Von Freeman and John Young
November 20, 1991, WKCR
copyright © 1991, 1999, Ted Panken
Q: Von Freeman and John Young were both born in 1922, and both went to DuSable High School. When did the two of you first meet?
VF: Well, I remember John from a long time ago. Let’s just put it that way. For a long time.
Q: Was it in school?
VF: Oh, I don’t know. I . . .
Q: Was it in a musical situation?
VF: Well, I knew about him long before I really knew him. I always admired his playing, way-way-way back.
JY: I remember, Von, when we first played together, when was it, 1971, at . . . What was the name of that place?
VF: The New Apartment Lounge?
JY: At the New Apartment Lounge, yes. The other piano player, Jodie Christian, couldn’t make it. So Von called me to work with him, and we’ve been working with each other on and off ever since that time.
Q: But you had known each other back in high school undoubtedly.
JY: Well, I knew him, but our paths didn’t cross. He had his family band, his brother on drums and another brother playing guitar, and he played tenor saxophone, and I think he had Chris [Anderson?] . . . Anyway, he was using other piano players at the time. I was working with a dude named Dick Davis.
Q: So this was in the 1940’s, after the War.
VF: After the War, uh-huh.
JY: Or the 1950’s, I think it was.
Q: Both of you studied under Walter Dyett, and I believe John Young was in one of the first classes at DuSable High School as well. Didn’t it open around that year?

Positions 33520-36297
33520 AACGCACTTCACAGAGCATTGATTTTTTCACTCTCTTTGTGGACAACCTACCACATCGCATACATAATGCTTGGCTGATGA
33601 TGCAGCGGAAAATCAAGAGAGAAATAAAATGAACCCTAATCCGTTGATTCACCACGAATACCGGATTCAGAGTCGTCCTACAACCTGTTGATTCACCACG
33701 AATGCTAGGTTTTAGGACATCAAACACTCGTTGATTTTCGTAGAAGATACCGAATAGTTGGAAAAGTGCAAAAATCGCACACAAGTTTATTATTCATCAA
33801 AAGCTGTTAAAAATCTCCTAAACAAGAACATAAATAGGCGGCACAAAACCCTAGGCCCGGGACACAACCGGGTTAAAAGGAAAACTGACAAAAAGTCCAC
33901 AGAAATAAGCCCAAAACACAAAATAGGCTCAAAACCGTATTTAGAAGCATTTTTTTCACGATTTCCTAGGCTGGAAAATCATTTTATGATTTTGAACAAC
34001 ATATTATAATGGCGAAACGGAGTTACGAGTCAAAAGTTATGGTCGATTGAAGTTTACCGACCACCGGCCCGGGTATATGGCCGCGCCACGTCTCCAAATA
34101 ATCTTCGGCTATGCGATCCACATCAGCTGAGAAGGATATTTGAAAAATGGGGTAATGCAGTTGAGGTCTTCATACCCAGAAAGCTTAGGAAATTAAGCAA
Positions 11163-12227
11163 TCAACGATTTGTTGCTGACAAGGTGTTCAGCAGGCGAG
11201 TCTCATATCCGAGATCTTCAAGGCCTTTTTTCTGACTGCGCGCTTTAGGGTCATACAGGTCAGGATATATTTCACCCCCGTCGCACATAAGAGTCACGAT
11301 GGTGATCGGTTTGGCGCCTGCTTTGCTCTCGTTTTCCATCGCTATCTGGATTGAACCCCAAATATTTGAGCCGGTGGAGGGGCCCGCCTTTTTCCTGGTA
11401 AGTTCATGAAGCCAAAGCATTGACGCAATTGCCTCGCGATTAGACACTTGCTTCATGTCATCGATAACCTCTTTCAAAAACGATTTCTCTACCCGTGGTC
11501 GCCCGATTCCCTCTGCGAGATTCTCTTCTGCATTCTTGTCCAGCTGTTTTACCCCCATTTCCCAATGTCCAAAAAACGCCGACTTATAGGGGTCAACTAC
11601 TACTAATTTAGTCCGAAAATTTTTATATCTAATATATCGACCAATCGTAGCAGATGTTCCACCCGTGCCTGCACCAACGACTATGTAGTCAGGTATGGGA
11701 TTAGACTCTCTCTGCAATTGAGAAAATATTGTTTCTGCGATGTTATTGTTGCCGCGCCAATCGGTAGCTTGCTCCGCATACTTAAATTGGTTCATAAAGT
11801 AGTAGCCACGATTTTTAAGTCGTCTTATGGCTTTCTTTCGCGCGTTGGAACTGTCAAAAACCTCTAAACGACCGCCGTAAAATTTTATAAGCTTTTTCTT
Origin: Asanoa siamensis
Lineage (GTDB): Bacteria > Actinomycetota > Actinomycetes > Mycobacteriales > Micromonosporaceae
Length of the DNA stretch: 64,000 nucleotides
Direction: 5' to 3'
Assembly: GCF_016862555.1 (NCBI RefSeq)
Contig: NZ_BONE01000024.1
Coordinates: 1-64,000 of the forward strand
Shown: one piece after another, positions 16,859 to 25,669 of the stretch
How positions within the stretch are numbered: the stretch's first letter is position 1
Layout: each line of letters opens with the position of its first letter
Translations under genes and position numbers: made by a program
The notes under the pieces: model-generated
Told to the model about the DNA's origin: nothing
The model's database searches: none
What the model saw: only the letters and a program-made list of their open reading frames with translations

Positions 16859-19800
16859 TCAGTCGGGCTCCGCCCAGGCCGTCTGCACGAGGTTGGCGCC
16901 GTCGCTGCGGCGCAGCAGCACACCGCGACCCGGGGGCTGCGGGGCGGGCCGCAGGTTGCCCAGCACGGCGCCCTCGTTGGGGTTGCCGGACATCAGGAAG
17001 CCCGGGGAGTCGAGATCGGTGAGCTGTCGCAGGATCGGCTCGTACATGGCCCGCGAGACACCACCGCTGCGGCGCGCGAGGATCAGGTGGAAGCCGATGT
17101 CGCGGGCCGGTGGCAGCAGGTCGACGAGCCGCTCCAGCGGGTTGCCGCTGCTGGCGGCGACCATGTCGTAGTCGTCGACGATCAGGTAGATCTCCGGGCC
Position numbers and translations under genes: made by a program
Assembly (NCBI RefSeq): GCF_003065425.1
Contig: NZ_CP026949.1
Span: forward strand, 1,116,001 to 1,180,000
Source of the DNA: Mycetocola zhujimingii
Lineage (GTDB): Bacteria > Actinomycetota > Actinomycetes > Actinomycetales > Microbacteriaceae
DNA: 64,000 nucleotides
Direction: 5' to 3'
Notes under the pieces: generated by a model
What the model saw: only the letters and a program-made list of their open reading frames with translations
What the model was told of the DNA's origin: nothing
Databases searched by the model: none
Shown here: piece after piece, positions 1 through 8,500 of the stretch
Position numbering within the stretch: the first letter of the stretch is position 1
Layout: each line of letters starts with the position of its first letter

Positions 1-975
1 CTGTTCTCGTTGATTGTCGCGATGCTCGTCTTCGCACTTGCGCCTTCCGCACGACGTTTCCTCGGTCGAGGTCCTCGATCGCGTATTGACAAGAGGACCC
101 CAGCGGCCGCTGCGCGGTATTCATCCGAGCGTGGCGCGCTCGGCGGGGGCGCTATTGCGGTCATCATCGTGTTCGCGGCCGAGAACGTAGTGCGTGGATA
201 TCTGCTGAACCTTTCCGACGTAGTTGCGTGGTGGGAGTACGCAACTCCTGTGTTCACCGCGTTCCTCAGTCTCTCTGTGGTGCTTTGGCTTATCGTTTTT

JY: Well, I was in the second year. What happened was, in ’34 they attempted to extend the old Wendell Phillips High School. It was called the new Wendell Phillips High School. But then they decided not to tear down old Wendell Phillips; they decided to keep it, and changed the name to DuSable. So it started off in 1934 as the new Wendell Phillips High School. They had to go into that stone and change the name to DuSable.
Q: There were a number of very talented young piano players in your class at that time.
JY: Well, I was in there with Dorothy Donegan and a fellow named Dempsey Travis, who wrote that book (he was playing the piano then, at that time), and Marbetha Davis. Nat Cole had just graduated not too long before that. Nat Cole and somebody else, I can’t think of him. Those were the piano players. We used to do what they called the Hi-Jinx at DuSable High School.
Q: The Hi-Jinx was a show band type . . .
JY: Yeah, it was a show to raise money. It was a fundraiser. And I was in the Hi-Jinx with these dudes, as a matter of fact, Redd Foxx was in one of those Hi-Jinx, a tramp band. But that was one of our fundraisers.
Q: So there was really tremendous musical talent all concentrated in this one high school, and there continued to be for many, many years.
JY: That’s right. Captain Dyett was at the root of it all. He’d cuss us out and make us do better than we did the previous time. He’d throw us out of the band, and if we came back the next day and didn’t make that same mistake, he’d pretend like he didn’t notice that we came back. He’d let us stay. [Von laughs]
Q: John Young, how long had you been playing piano at the time you entered high school? Had you already developed your musicality?
JY: Yes. I had my first lesson when I was about eight, I think it was. I had a private teacher for about ten years. Two, because I had one lady for five and then a gentleman for the other five. The lady didn’t want me to play jazz; she said, “That old devil jazz.” She wanted me to be a classical artiste. But I’d been listening to Louis Armstrong and Duke Ellington and Basie, and I said, “Well, that’s me.”
Q: You could be an artiste of another sort. But this was all music that was really part of the Chicago scene when you were a youngster coming up.
JY: Yes, that’s right.
Q: I don’t know how much first-hand exposure you were able to get as a teen and pre-teen. But give us a little flavor of what things were like in Chicago when your consciousness about music was starting to emerge.